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Twinning to multiply minds by minds Derrick de Kerckhove McLuhan Program University of Toronto Papamarkou Chair Library of Congress e-Twinning School Partnerships.

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Presentation on theme: "Twinning to multiply minds by minds Derrick de Kerckhove McLuhan Program University of Toronto Papamarkou Chair Library of Congress e-Twinning School Partnerships."— Presentation transcript:

1 Twinning to multiply minds by minds Derrick de Kerckhove McLuhan Program University of Toronto Papamarkou Chair Library of Congress e-Twinning School Partnerships in Europe Brussels, January 16, 2005

2 OVERVIEW Secondary effects of e-Twinning Changes in the models of education that arise from media Changes in the models of education that arise from e-learning Connected intelligence in and out of the classroom Strategies to promote and develop connected intelligence in classes, institutions, cities and countries

3 Secondary effects of e-Twinning Obvious ones are multiplying resources and improving the european sensibility Establishing (or monitoring) a networked mentality (part of normalization) Creating a glocalized (via Europe) psychology Changing the models of pedagogy (spearheading)

4 Three eras


6 Oral learning

7 Alphabetic learning Silent Private Individualized

8 Electronic learning

9 The model of the student after Gutenberg

10 Conquest of self Detachment of text from context Detachment of reader from text Detachment of reader from context Appropriation and privatization of language The silence of internal language become thought Privatization of the self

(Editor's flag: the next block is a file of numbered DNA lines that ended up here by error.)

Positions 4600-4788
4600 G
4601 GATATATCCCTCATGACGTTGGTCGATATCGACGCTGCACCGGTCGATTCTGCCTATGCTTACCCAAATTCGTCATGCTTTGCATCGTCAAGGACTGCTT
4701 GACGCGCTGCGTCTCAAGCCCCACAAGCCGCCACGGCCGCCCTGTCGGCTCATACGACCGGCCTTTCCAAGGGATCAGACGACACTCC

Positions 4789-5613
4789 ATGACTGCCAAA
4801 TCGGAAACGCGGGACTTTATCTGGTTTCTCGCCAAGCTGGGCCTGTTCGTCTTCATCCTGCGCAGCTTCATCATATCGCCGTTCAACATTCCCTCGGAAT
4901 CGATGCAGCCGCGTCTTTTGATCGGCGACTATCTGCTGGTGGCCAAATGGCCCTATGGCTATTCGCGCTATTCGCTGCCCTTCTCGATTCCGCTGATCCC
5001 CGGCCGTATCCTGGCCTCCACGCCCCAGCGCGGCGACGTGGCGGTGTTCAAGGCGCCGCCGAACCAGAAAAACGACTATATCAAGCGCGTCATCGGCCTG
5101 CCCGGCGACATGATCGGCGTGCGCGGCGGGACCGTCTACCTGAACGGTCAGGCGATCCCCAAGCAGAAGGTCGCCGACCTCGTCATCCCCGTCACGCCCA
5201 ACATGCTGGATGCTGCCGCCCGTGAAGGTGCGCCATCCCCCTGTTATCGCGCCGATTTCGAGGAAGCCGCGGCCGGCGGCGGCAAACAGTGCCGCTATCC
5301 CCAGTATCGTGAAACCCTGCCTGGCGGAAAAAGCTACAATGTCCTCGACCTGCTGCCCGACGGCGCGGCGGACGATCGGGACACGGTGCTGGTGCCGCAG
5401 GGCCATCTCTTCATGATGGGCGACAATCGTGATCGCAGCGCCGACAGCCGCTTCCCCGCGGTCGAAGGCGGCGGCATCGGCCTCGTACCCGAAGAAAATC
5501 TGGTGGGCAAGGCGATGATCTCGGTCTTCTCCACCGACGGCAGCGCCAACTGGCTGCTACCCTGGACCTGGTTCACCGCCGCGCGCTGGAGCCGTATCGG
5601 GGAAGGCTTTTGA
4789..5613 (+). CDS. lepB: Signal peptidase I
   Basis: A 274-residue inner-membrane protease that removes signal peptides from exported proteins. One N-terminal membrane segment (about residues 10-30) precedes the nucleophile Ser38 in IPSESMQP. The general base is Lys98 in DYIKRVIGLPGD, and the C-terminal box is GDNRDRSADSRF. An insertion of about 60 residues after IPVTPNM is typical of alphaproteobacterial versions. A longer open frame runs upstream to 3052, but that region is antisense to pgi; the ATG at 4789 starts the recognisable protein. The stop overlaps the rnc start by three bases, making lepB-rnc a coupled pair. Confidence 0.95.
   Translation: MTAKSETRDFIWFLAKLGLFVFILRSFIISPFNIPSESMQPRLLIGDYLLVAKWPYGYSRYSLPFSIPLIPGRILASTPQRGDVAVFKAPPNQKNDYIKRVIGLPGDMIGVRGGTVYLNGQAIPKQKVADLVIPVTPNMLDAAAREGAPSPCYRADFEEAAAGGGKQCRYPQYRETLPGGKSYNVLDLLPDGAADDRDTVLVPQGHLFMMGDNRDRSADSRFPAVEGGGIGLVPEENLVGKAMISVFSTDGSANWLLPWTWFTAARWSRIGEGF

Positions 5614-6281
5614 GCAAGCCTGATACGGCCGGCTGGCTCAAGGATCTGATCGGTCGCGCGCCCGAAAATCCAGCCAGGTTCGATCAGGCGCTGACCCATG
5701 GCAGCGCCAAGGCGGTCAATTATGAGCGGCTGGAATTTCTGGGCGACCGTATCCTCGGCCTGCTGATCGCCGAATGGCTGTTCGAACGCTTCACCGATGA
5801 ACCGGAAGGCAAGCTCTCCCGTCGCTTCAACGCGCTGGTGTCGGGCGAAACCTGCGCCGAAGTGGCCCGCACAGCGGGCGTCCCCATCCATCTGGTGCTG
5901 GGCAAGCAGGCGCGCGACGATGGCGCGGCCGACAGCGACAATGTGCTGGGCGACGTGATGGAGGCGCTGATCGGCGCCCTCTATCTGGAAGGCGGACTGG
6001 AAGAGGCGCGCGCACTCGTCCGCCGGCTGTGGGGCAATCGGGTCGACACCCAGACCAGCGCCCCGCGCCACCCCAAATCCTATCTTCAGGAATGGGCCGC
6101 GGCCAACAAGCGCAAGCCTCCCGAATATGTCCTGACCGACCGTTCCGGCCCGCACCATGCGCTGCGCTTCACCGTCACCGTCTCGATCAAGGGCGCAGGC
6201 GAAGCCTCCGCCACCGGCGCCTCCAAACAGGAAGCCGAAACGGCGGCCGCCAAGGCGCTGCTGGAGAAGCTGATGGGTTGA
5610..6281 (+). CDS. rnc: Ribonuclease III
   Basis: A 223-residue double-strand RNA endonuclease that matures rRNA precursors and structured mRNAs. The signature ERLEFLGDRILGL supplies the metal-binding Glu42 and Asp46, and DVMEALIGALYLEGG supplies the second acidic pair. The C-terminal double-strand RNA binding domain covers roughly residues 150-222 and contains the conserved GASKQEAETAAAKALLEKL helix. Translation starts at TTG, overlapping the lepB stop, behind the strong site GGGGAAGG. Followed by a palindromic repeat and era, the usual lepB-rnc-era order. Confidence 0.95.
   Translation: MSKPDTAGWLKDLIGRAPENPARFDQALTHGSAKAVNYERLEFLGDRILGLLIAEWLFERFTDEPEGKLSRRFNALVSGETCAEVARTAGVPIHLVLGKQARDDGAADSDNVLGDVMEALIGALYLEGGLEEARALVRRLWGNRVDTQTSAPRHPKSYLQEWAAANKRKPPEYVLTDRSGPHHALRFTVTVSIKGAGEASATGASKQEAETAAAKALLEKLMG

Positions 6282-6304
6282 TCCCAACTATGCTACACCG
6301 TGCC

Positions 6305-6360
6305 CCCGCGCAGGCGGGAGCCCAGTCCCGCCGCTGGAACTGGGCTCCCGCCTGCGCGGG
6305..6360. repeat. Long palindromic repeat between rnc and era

11 Internalization of consciousness

12 Internalization of space

13 Image of self Il vaut mieux une tête bien faite qu une tête bien pleine Michel de Montaigne

14 The telegraph: a marriage between language and electricity

15 Electricity 1834: Electricity weds the alphabet Telegraph = Language accelerated, amplified, redistributed by electricity Maximum speed multiplying and distributing maximum complexity Relentless refinement of the code from the 26 letters of the alphabet to 0/1 via Morses long, short, naught O/1 becomes the smallest common denominator of all our experiences, physical and mental (actual and virtual)

16 The digital is Phase Two of Electricity Phase One: ANALOG –Heat, light, amplification and instant transportation of signal –Telephone, radio, television = Language accelerated, amplified and redistributed –Easier to conceptualize and thus to industrialize, wired communications precede wireless ones Phase Two: DIGITAL –Information, knowledge and instant reconstruction of signal –Computers, networks, simulation = Electricity emulating command and control operations –Take-off: the Wireless Revolution

17 Key biases of Phase 2 Convergence Integration Random Access Real-time Ubiquity Globality Immersion/total surround Virtuality Connectivity Hypertextuality Interactivity Transparency

18 The versus the -principle Page Static Analogical Frontal Actualized Esplosive Abstract Desensorialed Icons as illustrations Screen Dynamic Digital Immersive Virtualized Implosive Concrete Multimedia Icons as verbs